The information superhighway can lead people down treacherous roads.
And that’s the path explored in the satirical horror film “Spree,” out Friday, which centers on ride-share driver and wannabe influencer Kurt — played by “Stranger Things” star Joe Keery — whose obsession with social media relevance turns deadly.
“Lots of people have unhealthy relationships with social media and I hope this movie helps people analyze that a little bit more. And we have seen some of this stuff in the real world,” Sasheer Zamata, who plays standup comic Jessie Adams, told the Daily News. “This isn’t like so far-fetched. So, I hope it’s also kind of a cautionary tale.”
During a Spree ride (a double entendre and the film’s equivalent to Uber and Lyft), Kurt learns that Jessie, his passenger, has a prominent social media following and instantly becomes obsessed.
“I hope that people can see the satire,” the “Saturday Night Live” alumna, 34, said. “But I also hope that they can see like, this can be a possibility.”
As the “Corporate” actress noted, real-life murderous ride-share drivers exist.
Michigan Uber driver Jason Dalton pleaded guilty early last year to murdering six people and seriously wounding another two while picking up fares in February 2016.
Last summer, Brandon Clark, then 21, pleaded not guilty to murdering his 17-year-old girlfriend and internet personality, Bianca Devins. Pictures of the deceased teen were posted and shared online.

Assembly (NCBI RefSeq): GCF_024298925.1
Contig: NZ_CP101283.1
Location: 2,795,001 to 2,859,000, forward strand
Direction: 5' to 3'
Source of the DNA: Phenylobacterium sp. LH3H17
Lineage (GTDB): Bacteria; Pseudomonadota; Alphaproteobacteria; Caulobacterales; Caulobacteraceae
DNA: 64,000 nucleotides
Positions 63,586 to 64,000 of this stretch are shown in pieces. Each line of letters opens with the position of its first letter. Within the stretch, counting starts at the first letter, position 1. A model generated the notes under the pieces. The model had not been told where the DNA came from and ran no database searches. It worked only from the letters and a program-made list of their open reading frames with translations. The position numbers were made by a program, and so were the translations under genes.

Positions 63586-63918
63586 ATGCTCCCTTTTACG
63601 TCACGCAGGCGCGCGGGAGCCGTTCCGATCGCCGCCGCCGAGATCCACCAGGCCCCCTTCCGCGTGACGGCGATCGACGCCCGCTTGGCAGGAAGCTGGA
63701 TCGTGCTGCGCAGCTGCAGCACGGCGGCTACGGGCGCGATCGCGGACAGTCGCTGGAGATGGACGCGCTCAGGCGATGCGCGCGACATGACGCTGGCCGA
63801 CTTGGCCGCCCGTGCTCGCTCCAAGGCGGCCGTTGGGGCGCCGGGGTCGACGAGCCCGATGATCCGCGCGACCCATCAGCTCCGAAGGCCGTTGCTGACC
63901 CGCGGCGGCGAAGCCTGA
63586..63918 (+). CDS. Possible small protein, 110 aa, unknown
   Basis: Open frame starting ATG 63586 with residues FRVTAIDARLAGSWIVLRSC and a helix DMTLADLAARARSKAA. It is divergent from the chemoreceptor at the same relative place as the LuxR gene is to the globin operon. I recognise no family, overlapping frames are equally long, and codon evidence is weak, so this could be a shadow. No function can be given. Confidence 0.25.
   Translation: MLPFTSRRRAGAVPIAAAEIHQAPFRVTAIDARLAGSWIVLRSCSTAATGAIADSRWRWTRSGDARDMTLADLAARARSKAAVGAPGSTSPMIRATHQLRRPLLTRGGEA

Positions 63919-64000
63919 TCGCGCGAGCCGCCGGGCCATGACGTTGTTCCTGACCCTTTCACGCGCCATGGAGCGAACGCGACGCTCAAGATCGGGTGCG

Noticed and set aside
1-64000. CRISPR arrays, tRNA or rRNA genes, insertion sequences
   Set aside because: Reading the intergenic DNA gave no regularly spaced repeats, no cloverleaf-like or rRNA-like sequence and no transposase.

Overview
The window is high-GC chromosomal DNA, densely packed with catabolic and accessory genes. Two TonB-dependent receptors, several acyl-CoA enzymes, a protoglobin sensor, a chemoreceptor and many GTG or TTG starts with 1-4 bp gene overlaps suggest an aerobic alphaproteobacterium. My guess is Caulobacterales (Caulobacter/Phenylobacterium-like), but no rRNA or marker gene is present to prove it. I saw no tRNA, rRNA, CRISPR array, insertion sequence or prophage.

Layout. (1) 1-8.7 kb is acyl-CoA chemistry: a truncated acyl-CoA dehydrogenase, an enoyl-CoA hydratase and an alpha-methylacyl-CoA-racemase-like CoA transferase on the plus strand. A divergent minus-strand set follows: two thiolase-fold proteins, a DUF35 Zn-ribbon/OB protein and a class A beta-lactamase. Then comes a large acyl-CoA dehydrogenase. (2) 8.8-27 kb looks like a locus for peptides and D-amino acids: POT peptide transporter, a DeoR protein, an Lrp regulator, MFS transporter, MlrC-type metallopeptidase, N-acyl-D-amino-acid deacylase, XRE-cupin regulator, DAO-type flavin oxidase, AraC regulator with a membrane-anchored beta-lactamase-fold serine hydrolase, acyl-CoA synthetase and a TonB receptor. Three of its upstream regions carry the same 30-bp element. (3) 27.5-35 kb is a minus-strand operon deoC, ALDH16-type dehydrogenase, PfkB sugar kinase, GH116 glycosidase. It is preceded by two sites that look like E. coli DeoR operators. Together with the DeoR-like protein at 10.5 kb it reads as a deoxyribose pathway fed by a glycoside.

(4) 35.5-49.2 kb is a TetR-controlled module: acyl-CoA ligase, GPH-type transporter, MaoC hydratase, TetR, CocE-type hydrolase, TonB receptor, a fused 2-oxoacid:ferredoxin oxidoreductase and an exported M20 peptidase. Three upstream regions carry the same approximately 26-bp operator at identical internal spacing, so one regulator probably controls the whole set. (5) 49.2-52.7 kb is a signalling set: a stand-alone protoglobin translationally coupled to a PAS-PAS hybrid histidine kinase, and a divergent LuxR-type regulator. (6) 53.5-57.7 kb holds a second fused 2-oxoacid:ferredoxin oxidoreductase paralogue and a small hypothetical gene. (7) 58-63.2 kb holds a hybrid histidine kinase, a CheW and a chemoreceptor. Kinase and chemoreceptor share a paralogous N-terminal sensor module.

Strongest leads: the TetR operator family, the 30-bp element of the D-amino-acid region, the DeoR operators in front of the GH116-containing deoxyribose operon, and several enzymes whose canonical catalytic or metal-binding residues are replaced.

Zamata, whose real-life standup work is featured in bits and pieces during the film, has long been weary of social media, which she mostly uses as a “promotional tool.”
“I feel like I was already trying to make sure I wasn’t putting too much personal information out there, because I’m a private person in general and I just don’t need everyone to know my business,” she said.
“And then after the film,” she laughed, “I was like, ‘Oh, there’s like safety reasons why I need to be private.’ Definitely don’t want people knowing like where I live, where I’m going to be. … Honestly, if I didn’t have to promote stuff, I don’t really know what my relationship with social media would be, because I don’t get a lot of joy out of (it).”
Unlike most horror films, “Spree” is focused on a hunter tracking his prey, not the prey outrunning a crazed, often faceless, killer. Jump-scares take a back seat, and the fractured psyche of the killer takes center stage.
It also enables the audience to watch as the sadist sets the traps for his oblivious victims.
Zamata admits that in her character’s shoes, she’s unsure how she would have handled the off-putting encounters that preceded the film’s violence.
“It’s such … an uncomfortable situation, and you’re in a moving vehicle that’s not yours,” she said. “I think that’s hard to answer as a person, but also as a woman. Because you’re like, ‘Well, I might not feel safe with these two people I don’t know and do I feel comfortable asking to get out right here? Do I even know where I am?’ … You have to really assess so many things in a scary moment like that.”
“Spree” lands on digital and on demand services Friday.
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